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The Microscope - Volume 64, Fourth Quarter 2016

IN THIS ISSUE:

On the cover:
Shown here in crossed polars are moderately birefringent elongated yellow crystals resulting from a microcrystal test for the drug
d-amphetamine using a gold chloride reagent. See Microcrystal Tests for the Identification of Illicit Drugs, page 147. (McCrone Research Institute)


Editorial | Grievance with Modern PLMs

Gary J. Laughlin
The Microscope 64 (4), p ii
Excerpt: Thirty years ago, I attended my first McCrone Research Institute course in applied polarized light microscopy. We used the Nikon SK-e, which was already an old model polarized light microscope (PLM). In subsequent courses there was the monocular Olympus model POS, which had an external LSD lamp and illuminator. Most folks like myself didn’t realize it at the time, but looking back now, the SK-e and POS may have been among the better and last well-built functional PLMs. They were also ideal for learning. The course I took is still taught at McCrone today with different, though not necessarily better, microscopes from a variety of manufacturers, all now more than a few years old. The course syllabus has not changed much. It generally covers no polar, single polar, and crossed polar techniques, which can be traced back to, at least, the classroom of Professor Émile M. Chamot at Cornell, and Dr. Walter C. McCrone in Chicago after World War II. One thing remains the same, the PLM. Well, sort of.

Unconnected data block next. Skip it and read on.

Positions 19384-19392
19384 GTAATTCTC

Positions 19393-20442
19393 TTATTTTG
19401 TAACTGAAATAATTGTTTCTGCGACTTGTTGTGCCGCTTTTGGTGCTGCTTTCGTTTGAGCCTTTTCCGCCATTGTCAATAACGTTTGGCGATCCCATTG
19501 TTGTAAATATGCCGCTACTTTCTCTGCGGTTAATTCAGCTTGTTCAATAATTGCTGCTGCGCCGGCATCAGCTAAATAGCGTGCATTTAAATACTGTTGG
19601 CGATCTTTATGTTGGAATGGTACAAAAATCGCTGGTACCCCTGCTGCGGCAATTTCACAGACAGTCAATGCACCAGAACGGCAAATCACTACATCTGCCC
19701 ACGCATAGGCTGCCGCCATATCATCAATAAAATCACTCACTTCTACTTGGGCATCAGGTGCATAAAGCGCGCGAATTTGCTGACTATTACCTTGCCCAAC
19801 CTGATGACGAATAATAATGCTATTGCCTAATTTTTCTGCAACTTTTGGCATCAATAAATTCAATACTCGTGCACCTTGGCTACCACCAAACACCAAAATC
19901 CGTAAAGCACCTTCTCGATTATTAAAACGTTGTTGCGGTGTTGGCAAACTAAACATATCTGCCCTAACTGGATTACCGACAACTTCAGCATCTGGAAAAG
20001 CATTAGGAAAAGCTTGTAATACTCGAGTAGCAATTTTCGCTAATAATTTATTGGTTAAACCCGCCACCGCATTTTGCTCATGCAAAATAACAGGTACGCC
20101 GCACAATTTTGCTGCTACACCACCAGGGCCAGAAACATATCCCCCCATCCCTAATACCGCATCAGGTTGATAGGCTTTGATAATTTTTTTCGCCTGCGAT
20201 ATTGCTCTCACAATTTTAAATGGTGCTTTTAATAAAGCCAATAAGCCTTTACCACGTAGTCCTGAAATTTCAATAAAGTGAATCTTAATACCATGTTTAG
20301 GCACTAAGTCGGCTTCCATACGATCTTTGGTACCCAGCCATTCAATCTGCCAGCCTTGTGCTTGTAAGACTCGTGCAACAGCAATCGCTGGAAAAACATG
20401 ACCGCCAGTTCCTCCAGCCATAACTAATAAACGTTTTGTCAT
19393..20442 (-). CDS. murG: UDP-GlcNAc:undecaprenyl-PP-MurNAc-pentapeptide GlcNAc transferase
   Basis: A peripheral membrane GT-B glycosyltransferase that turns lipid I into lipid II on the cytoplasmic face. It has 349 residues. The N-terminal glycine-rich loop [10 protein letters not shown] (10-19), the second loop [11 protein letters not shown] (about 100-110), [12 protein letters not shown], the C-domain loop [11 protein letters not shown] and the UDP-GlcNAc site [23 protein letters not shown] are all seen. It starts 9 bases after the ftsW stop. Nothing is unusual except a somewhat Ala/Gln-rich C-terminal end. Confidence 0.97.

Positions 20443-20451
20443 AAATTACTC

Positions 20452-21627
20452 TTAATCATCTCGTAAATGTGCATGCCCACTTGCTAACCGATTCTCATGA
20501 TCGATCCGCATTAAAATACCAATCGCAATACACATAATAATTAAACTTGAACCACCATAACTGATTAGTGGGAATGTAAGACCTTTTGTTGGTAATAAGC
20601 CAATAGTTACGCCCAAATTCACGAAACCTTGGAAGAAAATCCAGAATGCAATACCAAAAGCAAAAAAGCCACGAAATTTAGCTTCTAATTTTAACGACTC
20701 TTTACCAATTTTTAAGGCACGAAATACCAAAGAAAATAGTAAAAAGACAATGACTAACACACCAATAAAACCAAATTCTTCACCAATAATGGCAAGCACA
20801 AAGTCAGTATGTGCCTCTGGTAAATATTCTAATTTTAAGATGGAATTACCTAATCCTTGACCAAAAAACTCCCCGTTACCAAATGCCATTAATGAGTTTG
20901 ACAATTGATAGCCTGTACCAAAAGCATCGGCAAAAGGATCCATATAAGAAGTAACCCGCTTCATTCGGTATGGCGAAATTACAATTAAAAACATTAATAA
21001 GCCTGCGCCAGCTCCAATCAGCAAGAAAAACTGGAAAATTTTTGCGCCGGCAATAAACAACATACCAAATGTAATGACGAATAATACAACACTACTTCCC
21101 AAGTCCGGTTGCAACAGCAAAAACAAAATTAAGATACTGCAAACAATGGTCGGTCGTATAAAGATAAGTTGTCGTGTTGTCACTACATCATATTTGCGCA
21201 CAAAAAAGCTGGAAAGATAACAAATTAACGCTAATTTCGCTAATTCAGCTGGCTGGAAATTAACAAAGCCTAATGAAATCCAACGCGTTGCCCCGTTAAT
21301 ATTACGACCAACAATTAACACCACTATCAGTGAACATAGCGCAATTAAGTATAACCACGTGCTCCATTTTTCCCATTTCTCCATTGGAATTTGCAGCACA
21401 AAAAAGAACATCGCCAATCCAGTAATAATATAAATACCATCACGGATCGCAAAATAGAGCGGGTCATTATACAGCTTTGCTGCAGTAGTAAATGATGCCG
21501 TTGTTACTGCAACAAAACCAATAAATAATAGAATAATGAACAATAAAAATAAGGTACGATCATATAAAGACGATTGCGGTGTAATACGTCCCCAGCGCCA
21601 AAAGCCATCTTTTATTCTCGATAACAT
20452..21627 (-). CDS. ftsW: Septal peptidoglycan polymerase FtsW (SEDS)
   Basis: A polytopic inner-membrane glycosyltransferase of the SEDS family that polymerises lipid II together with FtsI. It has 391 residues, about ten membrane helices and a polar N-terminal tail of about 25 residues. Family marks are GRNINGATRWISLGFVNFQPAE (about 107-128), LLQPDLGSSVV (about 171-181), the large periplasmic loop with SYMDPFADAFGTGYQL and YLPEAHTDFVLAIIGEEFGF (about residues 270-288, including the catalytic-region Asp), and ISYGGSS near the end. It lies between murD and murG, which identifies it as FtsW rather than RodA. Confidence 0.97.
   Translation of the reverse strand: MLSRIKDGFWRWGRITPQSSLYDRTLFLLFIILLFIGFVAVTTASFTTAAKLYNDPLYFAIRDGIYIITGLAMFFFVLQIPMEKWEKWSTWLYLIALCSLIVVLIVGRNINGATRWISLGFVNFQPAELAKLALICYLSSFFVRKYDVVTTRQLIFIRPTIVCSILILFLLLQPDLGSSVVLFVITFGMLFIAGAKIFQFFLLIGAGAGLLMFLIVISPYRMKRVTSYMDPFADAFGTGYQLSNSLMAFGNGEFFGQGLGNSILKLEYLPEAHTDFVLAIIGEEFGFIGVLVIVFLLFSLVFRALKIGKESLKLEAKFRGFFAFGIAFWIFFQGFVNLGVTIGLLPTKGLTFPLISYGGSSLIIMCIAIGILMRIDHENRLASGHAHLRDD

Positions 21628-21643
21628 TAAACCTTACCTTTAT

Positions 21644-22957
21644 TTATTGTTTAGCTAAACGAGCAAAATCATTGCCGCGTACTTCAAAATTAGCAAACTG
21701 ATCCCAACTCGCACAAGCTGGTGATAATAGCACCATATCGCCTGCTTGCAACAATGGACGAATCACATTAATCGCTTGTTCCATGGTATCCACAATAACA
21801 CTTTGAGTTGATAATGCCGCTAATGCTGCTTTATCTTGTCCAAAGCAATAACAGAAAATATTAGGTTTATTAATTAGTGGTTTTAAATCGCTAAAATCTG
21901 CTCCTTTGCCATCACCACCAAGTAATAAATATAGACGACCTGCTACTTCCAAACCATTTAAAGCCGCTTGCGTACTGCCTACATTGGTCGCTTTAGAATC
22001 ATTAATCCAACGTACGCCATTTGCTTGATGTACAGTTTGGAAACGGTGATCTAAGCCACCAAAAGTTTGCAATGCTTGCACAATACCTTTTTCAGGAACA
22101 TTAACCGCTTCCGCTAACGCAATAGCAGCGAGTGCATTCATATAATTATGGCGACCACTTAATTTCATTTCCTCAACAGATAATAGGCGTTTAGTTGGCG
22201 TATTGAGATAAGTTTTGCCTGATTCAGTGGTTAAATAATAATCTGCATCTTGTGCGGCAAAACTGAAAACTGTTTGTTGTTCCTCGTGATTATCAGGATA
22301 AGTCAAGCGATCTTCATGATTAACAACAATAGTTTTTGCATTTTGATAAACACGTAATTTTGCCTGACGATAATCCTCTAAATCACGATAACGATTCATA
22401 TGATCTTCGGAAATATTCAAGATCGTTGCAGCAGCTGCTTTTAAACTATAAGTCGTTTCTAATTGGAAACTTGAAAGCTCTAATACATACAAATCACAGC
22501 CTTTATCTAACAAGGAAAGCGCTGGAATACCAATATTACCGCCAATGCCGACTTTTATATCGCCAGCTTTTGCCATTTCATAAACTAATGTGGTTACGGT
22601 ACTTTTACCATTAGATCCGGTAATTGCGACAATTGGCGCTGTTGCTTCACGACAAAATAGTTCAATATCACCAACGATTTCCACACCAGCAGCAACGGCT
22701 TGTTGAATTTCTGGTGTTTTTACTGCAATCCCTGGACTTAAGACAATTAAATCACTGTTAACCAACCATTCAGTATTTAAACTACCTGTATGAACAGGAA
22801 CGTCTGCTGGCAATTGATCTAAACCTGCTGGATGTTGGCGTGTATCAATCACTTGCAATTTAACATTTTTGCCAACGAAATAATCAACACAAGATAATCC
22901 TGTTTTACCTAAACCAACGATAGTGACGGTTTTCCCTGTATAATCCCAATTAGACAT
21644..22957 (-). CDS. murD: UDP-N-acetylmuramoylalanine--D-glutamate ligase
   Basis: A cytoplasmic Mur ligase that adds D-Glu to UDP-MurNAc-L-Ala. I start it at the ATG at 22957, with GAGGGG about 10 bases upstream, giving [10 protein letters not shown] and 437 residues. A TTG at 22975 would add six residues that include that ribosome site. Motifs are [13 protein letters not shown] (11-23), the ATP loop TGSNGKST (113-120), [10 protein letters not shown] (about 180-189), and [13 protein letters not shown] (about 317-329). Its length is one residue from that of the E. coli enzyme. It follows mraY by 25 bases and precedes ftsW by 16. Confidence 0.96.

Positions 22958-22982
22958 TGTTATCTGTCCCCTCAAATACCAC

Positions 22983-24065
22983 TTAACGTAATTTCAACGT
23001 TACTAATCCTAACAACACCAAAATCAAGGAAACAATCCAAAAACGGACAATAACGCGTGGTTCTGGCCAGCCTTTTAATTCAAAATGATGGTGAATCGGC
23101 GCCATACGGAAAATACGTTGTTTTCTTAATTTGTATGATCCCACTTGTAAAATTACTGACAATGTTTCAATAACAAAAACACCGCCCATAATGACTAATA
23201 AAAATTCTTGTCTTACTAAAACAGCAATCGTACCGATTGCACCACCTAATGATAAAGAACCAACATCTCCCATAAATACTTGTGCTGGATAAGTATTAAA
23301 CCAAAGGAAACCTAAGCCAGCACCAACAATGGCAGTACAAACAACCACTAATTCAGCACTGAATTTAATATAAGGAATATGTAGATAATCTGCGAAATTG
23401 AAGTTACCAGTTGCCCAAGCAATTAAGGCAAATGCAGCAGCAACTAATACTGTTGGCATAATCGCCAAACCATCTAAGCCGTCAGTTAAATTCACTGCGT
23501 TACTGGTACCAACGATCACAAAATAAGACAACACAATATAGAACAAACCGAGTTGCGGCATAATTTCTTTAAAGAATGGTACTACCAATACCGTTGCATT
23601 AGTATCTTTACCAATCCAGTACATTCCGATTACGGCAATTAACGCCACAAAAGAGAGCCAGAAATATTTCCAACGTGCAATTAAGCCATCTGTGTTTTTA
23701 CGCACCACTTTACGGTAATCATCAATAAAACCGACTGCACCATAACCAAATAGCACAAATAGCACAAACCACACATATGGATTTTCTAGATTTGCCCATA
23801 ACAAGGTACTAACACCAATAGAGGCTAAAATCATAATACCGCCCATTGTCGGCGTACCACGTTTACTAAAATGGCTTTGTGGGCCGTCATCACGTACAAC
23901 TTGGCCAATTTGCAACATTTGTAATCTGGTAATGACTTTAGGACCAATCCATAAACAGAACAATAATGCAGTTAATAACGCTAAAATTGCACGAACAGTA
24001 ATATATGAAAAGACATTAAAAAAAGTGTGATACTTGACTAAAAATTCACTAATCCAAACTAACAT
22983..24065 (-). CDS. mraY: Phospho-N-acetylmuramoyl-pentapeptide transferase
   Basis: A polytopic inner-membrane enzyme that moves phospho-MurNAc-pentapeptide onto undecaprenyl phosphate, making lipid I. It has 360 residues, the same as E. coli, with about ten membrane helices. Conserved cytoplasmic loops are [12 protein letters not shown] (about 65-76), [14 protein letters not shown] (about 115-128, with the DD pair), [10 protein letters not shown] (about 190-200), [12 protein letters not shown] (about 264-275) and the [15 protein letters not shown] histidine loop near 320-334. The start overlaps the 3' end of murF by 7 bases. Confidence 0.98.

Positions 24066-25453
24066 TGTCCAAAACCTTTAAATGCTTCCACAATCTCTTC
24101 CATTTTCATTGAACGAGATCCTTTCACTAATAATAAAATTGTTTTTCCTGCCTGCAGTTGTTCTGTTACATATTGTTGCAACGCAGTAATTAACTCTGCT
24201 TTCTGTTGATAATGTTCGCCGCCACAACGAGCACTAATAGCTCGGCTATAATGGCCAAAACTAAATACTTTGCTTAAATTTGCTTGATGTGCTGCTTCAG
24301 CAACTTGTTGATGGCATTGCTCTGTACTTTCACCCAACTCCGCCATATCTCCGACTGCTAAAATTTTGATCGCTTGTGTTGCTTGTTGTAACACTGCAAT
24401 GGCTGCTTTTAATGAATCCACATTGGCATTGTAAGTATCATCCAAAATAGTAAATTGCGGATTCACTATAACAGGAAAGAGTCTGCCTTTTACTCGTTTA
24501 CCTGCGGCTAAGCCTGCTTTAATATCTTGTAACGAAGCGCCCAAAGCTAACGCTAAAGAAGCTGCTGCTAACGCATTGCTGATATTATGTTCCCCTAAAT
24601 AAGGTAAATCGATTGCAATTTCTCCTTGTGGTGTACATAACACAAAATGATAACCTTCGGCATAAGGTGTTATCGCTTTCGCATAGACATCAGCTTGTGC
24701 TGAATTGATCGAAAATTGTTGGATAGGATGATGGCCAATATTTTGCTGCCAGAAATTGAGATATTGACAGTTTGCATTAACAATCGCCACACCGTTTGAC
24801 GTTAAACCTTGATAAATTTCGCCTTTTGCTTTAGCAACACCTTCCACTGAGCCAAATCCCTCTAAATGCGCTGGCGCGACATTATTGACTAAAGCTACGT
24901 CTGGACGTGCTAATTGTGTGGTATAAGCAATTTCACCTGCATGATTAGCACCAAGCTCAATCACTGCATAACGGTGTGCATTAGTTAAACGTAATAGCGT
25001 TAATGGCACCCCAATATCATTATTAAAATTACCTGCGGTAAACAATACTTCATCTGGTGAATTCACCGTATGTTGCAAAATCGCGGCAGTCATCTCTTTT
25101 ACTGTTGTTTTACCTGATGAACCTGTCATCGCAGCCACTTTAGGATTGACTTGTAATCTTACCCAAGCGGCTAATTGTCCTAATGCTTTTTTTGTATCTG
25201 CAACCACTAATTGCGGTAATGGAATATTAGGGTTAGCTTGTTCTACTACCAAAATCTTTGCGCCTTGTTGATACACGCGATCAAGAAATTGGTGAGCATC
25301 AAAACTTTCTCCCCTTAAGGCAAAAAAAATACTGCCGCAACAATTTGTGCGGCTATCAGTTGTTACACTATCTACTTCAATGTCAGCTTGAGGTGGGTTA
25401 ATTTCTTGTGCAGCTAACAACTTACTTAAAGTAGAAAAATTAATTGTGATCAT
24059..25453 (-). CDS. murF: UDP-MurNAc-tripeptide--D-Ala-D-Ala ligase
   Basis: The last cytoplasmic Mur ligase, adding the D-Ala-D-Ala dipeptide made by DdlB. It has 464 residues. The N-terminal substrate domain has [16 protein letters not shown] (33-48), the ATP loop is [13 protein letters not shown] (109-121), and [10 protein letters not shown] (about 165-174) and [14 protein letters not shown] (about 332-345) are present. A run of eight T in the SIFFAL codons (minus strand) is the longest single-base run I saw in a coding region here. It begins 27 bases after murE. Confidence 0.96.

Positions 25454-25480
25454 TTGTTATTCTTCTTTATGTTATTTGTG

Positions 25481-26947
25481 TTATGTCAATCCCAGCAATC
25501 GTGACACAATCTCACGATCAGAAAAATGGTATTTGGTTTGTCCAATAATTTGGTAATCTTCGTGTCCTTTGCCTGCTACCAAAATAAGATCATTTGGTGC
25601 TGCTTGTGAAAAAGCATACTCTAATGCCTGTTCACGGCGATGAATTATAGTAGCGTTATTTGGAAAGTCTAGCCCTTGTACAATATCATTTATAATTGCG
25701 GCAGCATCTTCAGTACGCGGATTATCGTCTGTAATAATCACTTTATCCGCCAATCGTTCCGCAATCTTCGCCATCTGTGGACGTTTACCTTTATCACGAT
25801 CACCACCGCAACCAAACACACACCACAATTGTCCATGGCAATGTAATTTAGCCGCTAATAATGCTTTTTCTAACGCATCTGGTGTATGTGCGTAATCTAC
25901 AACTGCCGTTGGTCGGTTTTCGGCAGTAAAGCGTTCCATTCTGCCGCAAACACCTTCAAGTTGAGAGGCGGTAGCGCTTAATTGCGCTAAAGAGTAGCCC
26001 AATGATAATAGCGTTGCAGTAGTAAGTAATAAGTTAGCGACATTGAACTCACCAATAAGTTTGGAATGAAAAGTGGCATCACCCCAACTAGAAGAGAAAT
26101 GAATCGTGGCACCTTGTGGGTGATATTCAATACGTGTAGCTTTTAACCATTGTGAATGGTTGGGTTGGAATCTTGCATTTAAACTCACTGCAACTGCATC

Microcrystal Tests for the Identification of Illicit Drugs

Kelly M. Brinsko, M.S.; Dean Golemis, B.A.; Meggan B. King, B.S.; Gary J. Laughlin, Ph.D.; and Sebastian B. Sparenga, M.S.
The Microscope 64 (4), pp 147 – 166
Summary: Beginning with this issue, The Microscope is publishing selected monographs from McCrone Research Institute’s “A Modern Compendium of Microcrystal Tests for Illicit Drugs and Diverted Pharmaceuticals,” which contains 19 different drugs and their microcrystal test reagents. This installment includes the original research paper, followed by the first four monographs: d-amphetamine with gold chloride reagent, d-amphetamine with platinum chloride reagent, dl-amphetamine with gold chloride reagent, and dl-amphetamine with platinum chloride reagent. Additional monographs will be published in future issue.


Pocket Microscopy: A Panacea for the Optically Curious or Just a Novel Trend?

Martin Kocanda
The Microscope 64 (4), pp 167 – 172
Abstract: The advancement of low-cost optical technology integrated into mobile devices such as smartphones has driven consumers to use various camera and video recording applications. A recently introduced pocket-size microscope peripheral can be attached to a smartphone to enable limited magnification microscopy. Features, limitations, various images, and some speculations on this trend are presented here.


Critical Focus | Beer and Pizza: A Slice of Ancient Life

Brian J. Ford
The Microscope 64 (4), pp 173 -185
Foods and beverages we enjoy today were developed by our prehistoric ancestors, who learned how to harness microbes as a means of survival.








Afterimage | School of Fish

Andrew A. Havics
The Microscope 64 (4), p 192
A fusion preparation of Form I (orthorhombic) of the high explosive 2,4,6-Trinitrotoluene (TNT). The sample was grown from a melt (81° C) and rapidly cooled to room temperature, resulting in crystallization of curved rods and needles that form a morphologic pattern also known as the school-of-fish habit.

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